Angelina Jolie as Mariane Pearl
"A Mighty Heart," Michael Winterbottom's film based on Mariane van Neyenhoff Pearl's book about her husband Daniel, a journalist who was kidnapped and executed in Karachi, Pakistan, opens this weekend. I've had my say about the casting of (Czech / Haudenosaunee / American) Angelina Jolie as (Dutch / Cuban / French) Mariane Pearl. And so has Mariane Pearl, who told Newsweek: "This is not about skin color. I wanted her to play me because I trust her. Aren't we past this?"
Marianne Pearl as Marianne Pearl.
Well, some people are. And some aren't. Like, I guess, the people who hired Halle Berry to play white Nevada schoolteacher Tierney Cahill in the upcoming "Class Act." (Berry's at least as much white as she is black. But will she wear "whiteface" in the movie? Do you care?) Or, perhaps, the ones who hired John Travolta to play a woman in "Hairspray." Or even those who think it was just wrong for Marriane Pearl to have married a white Jew in the first place. (Miscegenation!) Let's take that logic to its inevitable extreme. Some people are sticklers for racial, cultural and gender purity. If only race, culture and gender were really that monolithic and clear-cut...
And we're talking about actors here. I'm not advocating blackface or whiteface minstrelsy (that implies bad acting, doesn't it?), but these people are supposed to be able to play characters other than themselves. That's what they do.
Maybe Jolie is terrible and totally miscast in the part. I don't know, I haven't seen the movie yet. But a commenter at the site concreteloop.com succinctly summarizes my own feelings about the matter at this stage: At first it does seem a bit odd, because I am sure there are women of African American or Afro-Cuban descent who could play that role but I would not say this is modern day black-face. If it were some blond-hair, blue-eyed non-talented actress, I would really have a problem. However, I do think Angelina is a great actress and as a matter of fact Mariane Pearl wanted Angelina to portray her in the film. So shouldn’t her wishes be respected?Producer Brad Pitt, who hired his honey for the part, said he was nervous about doing it, but he felt it was the right decision for the movie: "I knew the part had to be played by someone with Mariane's strength and understanding of the world, but I didn't know how to broach the subject. It feels a little like Wolfowitz trying to get his girlfriend a job. [...]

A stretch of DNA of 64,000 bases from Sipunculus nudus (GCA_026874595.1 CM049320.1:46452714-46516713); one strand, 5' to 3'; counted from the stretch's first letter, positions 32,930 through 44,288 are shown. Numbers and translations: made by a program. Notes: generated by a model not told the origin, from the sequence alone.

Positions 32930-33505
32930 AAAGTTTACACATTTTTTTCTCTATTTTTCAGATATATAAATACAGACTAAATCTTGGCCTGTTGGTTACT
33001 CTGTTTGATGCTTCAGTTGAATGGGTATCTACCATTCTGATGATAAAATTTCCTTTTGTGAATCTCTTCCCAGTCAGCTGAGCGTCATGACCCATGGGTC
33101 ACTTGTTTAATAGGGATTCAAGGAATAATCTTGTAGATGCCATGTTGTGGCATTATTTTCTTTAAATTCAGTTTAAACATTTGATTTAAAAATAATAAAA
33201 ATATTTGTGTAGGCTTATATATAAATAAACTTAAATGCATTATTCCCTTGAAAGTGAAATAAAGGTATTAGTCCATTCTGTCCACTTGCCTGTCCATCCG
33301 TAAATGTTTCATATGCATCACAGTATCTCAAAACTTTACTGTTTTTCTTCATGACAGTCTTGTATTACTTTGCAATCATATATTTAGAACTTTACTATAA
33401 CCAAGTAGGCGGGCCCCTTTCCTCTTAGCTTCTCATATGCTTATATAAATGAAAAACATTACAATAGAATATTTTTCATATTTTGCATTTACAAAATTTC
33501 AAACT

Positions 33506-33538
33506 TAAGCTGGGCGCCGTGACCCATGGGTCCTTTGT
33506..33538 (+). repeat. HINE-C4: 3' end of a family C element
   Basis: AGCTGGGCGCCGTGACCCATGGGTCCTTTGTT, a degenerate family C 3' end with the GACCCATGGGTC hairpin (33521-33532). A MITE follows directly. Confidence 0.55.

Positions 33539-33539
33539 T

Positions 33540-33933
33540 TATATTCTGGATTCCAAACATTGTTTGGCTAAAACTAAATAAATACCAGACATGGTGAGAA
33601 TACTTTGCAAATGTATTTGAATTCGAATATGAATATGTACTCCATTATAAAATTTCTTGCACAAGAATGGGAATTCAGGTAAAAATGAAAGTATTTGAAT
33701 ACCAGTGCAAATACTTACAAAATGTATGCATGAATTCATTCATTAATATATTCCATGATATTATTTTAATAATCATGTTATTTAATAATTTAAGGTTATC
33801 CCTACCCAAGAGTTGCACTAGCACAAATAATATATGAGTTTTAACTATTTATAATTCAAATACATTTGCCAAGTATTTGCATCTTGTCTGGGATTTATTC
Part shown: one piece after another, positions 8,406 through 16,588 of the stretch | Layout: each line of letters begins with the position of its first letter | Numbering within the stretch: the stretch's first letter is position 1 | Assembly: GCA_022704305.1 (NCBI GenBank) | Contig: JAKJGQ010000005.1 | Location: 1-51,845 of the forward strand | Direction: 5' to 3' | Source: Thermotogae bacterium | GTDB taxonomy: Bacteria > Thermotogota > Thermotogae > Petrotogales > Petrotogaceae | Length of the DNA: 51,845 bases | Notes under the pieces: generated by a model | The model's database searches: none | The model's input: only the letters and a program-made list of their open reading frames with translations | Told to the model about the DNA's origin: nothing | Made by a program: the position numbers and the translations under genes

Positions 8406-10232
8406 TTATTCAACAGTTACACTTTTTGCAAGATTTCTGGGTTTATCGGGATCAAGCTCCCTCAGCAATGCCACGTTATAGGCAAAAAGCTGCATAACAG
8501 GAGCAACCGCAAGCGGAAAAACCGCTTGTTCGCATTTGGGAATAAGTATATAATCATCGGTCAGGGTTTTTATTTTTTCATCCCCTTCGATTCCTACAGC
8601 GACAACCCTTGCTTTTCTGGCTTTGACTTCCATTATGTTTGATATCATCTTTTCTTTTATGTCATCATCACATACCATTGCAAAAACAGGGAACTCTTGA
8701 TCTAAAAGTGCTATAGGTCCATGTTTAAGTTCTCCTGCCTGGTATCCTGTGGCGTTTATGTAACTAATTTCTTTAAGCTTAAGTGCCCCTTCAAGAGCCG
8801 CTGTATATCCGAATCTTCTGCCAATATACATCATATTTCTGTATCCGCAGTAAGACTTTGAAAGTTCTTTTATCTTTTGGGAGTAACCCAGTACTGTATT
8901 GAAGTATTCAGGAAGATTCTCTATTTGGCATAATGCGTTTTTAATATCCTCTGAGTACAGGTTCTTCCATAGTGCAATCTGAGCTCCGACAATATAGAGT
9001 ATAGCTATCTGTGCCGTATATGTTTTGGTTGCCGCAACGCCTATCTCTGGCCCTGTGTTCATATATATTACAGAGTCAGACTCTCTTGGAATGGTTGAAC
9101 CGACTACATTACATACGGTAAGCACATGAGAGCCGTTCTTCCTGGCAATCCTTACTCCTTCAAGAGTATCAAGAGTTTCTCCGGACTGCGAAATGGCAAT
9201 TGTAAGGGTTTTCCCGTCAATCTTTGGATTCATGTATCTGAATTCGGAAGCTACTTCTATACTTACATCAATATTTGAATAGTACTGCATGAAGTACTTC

"I know that people are frustrated at the lack of great roles (for people of color), but I think they've picked the wrong example here."
Halle Berry plays Tierney Cahill (pictured -- either the one on the left or the one on the right) in an upcoming movie. You see the resemblance. Gotta problem with that?
I guess it also depends not only on whether you think Mariane Pearl has a (moral? contractual?) right to approve who plays her in a movie made from her own book, but whether you consider Angelina Jolie an actress or just "Brad's girlfriend" — you know, half of "Brangelina." (Or even whether women are capable of making such important judgments, since those who cry "racism" here insist that Jolie and Pearl do not have the personal or professional credibility or authority to make such decisions for themselves.)
And whether you consider the fact that both share Northern European / Caucasian heritage. Much of the criticism I've seen has focused on the tabloid "Brangelina" phenomenon (as if that were real anywhere beyond the supermarket checkstands), or has tried to tie this casting into the history of racist portrayals of African-Americans in Hollywood movies. (In that regard, I recommend Donald Bogle's book, "Toms, Coons, Mulattoes, Mammies & Bucks.") But is that really an appropriate conclusion to draw in this particular instance?